Islam and Toleration


Friday, March 2, 2018 (All day)


Cgis South, 1730 Cambridge St, Cambridge, MA 02138, USA

9:30: Coffee

10: Panel One: Muslim Minorities in Non-Muslim Societies

Khalil Abdur-Rashid, Harvard University, Sugata Bose, Harvard University, Jocelyn Cesari, Harvard Divinity School, Yee Htun, Harvard Law School.William A. Graham, moderator

12:00: Break.

1:00: Panel Two: Minorities in Muslim-majority societies.

Orit Bashkin, The University of Chicago, Kristin Fabbe, Harvard Business School, Ousmane Kane, Harvard Divinity School, Jeremy Menchik, Boston University, Shady Nasser, moderator

3:00: Panel Three: Intra-Islamic Toleration

Akeel Bilgrami, Columbia University, Nebil Husayn, Harvard & Univ. of Miami, Mohsen Kadivar, Duke University, 
Roy P. Mottahedeh, Harvard University, Tarek Masoud, moderator

4:45 Closing Remarks:

William A. Graham, Director, Prince Alwaleed Bin Talal Islamic Studies Program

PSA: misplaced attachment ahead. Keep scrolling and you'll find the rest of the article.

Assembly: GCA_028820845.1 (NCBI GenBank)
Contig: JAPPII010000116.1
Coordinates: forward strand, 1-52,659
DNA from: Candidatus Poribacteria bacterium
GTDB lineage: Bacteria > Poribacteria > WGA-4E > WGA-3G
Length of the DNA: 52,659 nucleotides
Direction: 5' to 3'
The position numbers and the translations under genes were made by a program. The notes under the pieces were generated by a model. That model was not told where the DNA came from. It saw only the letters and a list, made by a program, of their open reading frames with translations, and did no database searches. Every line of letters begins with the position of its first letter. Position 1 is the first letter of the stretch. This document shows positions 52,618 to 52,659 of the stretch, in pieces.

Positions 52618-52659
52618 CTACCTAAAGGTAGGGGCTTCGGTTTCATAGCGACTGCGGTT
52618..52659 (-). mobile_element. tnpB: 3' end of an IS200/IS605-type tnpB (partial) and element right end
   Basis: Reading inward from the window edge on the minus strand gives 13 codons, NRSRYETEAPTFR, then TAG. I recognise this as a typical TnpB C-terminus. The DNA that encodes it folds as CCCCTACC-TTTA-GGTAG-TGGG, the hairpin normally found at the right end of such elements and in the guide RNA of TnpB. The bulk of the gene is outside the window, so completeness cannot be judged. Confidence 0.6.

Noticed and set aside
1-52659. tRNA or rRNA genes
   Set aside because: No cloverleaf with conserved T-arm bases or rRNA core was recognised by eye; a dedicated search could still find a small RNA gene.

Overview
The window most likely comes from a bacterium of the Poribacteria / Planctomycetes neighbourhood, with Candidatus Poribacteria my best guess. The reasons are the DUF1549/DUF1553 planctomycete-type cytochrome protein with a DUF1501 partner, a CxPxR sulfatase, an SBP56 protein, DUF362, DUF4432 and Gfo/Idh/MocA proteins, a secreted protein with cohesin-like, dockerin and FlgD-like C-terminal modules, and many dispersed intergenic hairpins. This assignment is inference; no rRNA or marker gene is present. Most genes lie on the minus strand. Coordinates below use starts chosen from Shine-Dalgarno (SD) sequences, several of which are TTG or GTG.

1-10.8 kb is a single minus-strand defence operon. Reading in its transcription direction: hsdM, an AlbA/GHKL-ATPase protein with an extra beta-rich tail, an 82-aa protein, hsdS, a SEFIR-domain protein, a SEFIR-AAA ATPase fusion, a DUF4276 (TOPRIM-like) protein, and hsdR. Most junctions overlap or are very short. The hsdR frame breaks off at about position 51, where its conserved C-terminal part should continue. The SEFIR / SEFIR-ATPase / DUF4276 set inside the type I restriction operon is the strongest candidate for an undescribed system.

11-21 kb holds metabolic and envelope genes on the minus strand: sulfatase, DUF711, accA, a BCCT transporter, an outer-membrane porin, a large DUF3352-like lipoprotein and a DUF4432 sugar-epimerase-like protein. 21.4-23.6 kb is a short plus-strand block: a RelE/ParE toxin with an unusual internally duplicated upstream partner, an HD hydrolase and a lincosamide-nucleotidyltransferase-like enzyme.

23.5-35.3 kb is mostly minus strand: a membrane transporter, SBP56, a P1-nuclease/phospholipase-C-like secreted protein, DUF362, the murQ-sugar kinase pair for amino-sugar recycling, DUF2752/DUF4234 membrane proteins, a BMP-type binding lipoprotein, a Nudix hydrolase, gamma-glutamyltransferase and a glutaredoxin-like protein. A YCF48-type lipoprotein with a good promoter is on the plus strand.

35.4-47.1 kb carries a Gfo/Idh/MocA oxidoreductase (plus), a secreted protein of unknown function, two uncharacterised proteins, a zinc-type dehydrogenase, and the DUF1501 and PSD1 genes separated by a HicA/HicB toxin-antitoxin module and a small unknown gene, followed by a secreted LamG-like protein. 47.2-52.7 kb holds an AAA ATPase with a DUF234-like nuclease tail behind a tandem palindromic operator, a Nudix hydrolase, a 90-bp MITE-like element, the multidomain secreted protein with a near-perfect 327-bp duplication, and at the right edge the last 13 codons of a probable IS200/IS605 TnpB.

Pluralism Project Summary: The annual Islam and Toleration conference was held on Harvard’s campus during a record-breaking rain storm in March 2018. The conference was sponsored by the Prince Alwaleed Bin Talal Islamic Studies Program at Harvard University and featured speakers from Harvard and other universities around the country. On the opening night of the conference, Harvard Professor Emeritus Thomas Scalon delivered the keynote address. (Khizr Khan, the keynote speaker originally slated for the conference, had dropped out last-minute.) Scalon’s remarks only briefly touched on the topic of Islam or Muslims. When questioned about his generalizations of Muslims and Muslim-majority countries, Scalon quickly admitted that he was not very familiar with the subject matter. The following day, three panels were held, each followed by extensive question and answer sessions. Despite the bad weather, approximately thirty people showed up to each panel. In keeping with the tone set by the keynote’s question and answer session, many audience participants pressed panelists on their broad generalizations and lack of contextual specificity.   This summary was written by a Pluralism Project staff member who attended the event.